Thurston joins NRL 300 club as great leader on and off field
Great footballer, and now a great leader of men as well.
As North Queensland Cowboys halfback Johnathan Thurston prepares to line up for his 300th NRL game on Friday night it is his evolution into a once-in-a-generation player and inspirational captain that has blown away club legend Josh Hannay, now the club's assistant coach.
Before Thurston landed in Townsville for the 2005 season, the Cowboys had reached one finals series out of 10.
Since his arrival, they have made nine of the next 13, including the 2015 premiership where Thurston's golden-point field goal won the match.
Thurston is the man who has taken the Cowboys to a level they had only dreamed about.
Cowboys general football manager Peter Parr recently told NRL.com the club's success has had Thurston's fingerprints all over it.
Once regular under-achievers, they are now an NRL powerhouse which has appeared in the past seven finals series.
"You talk about powerhouse clubs and they all have one thing in common, a champion player that drives the standards on and off the field and takes everyone along for the ride," Hannay told NRL.com.
"JT is that player for us now, but that mantle of being a leader on and off the field has sat more comfortably as the years have gone by.
"When he came to us initially he was trying to be the best footballer he could, and a bloody good one he was. The leadership side has come to him later in his career and agrees with him now.
"There was a point in his career where he had to make the decision whether he wanted to just be a champion footballer or a champion footballer and a wonderful leader as well. He decided to be both."
Cowboys insiders would pinpoint that moment as coming in the aftermath of Thurston's night in a Brisbane watchhouse in 2010 after he had been arrested for drunk and disorderly behaviour.
There was a push from the board to axe him from the captaincy and worse, but calmer heads prevailed and Thurston received the backing of chairman Laurence Lancini and Parr based on his contrition. It was decided to take a punt on him never again being in that position.
That gamble has paid off, as did the original decision to sign him as an unproven Canterbury-Bankstown Bulldogs player of immense promise.
"I remember that time really clearly, and fondly, because prior to JT’s arrival we generally didn’t have a lot of success," Hannay recalled.
"JT was a young player with a huge rap on him and stuck in reserve grade at Canterbury behind Brent Sherwin and Braith Anasta.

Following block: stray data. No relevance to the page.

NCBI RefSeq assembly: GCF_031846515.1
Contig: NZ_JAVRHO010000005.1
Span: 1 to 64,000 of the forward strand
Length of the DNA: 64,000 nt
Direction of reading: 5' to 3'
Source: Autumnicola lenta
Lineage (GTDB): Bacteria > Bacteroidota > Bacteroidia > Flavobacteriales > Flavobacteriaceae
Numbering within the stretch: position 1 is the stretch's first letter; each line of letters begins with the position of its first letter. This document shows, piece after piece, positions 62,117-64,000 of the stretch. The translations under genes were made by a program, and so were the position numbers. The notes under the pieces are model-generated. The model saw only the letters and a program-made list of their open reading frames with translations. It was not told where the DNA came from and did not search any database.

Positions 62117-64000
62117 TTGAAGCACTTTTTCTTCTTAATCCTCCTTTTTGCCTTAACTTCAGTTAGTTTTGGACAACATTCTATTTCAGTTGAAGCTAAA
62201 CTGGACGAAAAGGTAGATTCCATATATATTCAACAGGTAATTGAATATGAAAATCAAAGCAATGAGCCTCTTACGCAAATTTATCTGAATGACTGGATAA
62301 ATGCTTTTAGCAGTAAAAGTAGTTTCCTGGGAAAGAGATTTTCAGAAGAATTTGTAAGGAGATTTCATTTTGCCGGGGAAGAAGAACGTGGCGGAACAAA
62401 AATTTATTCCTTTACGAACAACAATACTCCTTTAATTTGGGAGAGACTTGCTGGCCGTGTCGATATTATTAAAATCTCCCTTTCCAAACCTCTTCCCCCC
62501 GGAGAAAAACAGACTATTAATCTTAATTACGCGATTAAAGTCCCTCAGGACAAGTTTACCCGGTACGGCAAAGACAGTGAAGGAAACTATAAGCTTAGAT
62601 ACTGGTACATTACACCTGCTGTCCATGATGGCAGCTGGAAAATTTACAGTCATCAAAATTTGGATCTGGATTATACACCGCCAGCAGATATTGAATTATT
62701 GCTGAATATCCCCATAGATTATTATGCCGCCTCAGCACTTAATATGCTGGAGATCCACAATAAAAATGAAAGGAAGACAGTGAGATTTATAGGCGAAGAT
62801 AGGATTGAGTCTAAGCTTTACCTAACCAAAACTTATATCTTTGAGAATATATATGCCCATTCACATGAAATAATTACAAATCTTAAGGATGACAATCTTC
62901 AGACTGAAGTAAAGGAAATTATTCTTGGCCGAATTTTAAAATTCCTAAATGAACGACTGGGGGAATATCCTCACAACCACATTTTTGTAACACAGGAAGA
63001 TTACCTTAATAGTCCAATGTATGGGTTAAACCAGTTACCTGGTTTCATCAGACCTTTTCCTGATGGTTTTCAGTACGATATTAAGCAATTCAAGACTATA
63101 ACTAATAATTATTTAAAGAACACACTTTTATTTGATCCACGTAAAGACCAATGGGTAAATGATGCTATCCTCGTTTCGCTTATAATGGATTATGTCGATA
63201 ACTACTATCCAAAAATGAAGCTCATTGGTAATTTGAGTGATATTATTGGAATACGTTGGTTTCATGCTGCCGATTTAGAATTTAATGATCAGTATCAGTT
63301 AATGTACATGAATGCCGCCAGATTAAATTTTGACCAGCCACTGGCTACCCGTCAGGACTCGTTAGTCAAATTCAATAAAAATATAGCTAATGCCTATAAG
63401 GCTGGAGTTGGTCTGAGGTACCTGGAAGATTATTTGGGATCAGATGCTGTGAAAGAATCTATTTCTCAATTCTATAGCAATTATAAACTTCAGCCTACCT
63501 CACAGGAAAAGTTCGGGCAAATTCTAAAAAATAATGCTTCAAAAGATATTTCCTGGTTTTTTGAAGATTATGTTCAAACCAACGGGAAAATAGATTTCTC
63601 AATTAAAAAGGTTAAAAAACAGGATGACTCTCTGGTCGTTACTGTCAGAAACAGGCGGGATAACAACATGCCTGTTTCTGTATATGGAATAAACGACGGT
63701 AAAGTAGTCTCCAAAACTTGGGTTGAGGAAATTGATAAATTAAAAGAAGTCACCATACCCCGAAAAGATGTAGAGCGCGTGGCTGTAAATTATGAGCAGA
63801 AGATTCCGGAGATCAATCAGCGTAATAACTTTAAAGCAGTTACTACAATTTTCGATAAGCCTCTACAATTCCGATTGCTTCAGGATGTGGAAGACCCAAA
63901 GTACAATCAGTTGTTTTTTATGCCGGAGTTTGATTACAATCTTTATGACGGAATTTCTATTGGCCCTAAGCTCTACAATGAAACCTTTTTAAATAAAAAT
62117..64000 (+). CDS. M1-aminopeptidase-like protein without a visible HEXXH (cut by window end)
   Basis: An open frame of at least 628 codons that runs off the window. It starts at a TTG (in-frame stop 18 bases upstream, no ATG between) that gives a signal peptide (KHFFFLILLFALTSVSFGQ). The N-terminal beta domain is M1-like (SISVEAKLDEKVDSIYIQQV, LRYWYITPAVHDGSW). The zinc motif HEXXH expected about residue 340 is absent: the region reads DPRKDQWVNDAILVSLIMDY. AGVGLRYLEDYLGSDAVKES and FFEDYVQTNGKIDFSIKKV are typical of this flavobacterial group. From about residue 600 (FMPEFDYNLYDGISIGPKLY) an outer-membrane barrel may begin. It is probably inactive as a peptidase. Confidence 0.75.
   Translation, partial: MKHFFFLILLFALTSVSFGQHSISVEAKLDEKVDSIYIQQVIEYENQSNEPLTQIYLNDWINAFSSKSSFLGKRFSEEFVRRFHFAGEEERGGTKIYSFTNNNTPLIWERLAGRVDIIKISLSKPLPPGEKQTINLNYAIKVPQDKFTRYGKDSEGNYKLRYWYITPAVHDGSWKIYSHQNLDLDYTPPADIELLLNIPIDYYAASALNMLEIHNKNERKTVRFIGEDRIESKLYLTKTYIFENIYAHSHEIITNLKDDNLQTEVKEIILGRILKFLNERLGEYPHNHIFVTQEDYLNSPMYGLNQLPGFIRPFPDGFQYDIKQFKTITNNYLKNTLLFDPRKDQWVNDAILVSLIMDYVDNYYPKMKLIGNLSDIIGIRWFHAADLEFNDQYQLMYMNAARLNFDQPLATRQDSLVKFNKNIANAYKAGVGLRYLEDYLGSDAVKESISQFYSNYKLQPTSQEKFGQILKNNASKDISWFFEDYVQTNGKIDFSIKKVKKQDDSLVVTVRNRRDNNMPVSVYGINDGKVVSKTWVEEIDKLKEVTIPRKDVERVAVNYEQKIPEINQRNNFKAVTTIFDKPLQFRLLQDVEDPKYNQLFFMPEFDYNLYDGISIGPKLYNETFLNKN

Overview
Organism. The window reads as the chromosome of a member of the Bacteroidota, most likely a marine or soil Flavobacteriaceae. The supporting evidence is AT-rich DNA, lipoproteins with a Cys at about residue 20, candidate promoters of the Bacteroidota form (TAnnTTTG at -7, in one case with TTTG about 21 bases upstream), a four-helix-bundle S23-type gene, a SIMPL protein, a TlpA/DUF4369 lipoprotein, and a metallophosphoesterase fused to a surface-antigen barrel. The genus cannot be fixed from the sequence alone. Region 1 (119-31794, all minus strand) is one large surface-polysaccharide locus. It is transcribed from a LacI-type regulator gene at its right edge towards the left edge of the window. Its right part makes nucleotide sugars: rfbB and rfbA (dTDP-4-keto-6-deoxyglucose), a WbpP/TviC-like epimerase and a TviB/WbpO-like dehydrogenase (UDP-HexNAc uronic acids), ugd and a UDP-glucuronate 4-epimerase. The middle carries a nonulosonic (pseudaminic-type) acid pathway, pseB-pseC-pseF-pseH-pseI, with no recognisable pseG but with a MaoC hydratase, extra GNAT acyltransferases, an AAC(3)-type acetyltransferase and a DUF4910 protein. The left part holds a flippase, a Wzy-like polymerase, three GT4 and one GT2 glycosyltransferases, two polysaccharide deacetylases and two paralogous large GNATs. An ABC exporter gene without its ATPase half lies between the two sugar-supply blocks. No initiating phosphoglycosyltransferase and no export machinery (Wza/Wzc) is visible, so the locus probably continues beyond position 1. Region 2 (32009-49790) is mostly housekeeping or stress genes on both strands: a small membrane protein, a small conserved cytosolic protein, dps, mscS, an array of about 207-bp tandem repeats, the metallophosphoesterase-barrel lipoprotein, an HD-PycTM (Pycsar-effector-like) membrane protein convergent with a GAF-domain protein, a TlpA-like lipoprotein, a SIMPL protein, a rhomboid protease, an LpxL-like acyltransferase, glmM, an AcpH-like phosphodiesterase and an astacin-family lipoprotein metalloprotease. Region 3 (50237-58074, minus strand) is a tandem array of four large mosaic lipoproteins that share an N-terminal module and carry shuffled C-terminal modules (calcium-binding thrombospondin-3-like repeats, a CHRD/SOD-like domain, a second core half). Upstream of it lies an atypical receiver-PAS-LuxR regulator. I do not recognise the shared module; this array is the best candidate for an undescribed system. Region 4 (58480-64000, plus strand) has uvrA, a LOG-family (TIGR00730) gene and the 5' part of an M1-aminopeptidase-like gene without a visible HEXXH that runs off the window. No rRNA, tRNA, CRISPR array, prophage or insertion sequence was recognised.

“All we kept hearing was how good this kid was and how he was tearing up the reserve grade competition, and to Peter Parr and the club’s credit they took a punt on him.
"Doesn’t look like a punt now does it? It looks like a pretty sure thing, but at the time they paid overs just based on his potential, and he’s paid the club back in spades."
The Cowboys didn’t have established halves at the club at the time after Nathan Fien had moved to the Warriors at the end of 2004.
They were seeking their version of an Allan Langer, Andrew Johns or Ricky Stuart, and found him.
"Five-eighth had been a bit of a revolving door for us," Hannay recalled.
"Justin Smith had come to the club as a recognised back-rower and David Myles as an outside back.
"They both had done a really good job for us in a position they were unaccustomed to, and we had Brett Firman and Chris Sheppard as halves at the club in 2005 as well, but it was JT who put his stamp on it.
"His impact was immediate. He was really confident in his own ability and believed that he belonged in first grade right from the start. He showed us that in his first year when he won the Dally M and took us to the grand final."
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We have seen the banana kicks, the famous show and go, the sleight of hand passes, tactical nous and breathtakingly successful combinations with Matthew Bowen and Gavin Cooper.
But for Cowboys great Paul Bowman, now boss of the club's high-performance unit, there is another facet of Thurston's play that is his hallmark.
"The thing that makes him great, apart from making other people look better, is his desire and will to win and do his best," Bowman told NRL.com.
"You watch a defensive set of ours and if a break is made on the other side of the field then Johnno is there in cover. With the kick-chase, after he’s made the kick, he’s the first one down there.
"For all the brilliance, it is all those effort plays and the willingness to do everything for the team that stands him apart and why everyone loves playing with him.
"It is the effort he displays on every play that makes him great, and that is one thing that hasn’t changed over all the years.
"He has obviously matured as a player and a person and is able to make better decisions more frequently than when he first started out but he has always had that phenomenal desire and will to win. That is what separates good players from great players.”
The Thurston laugh is one of a kind and his personality, particularly around those he trusts, is larger than life.
Hannay said that charisma has also been a magnet for those around him and one reason why his teammates have continued their ascent.
“From the first moment he came he was the life of the party and the centre of attention, but not in a bad way," Hannay said.
"He was never a showboat but you couldn’t help but gravitate to him whether it be on the training field or in a social setting, and that has remained. He is still fun to be around.
"I see him day-in and day-out and how he interacts with the playing group today and he is still the guy that sets the standards."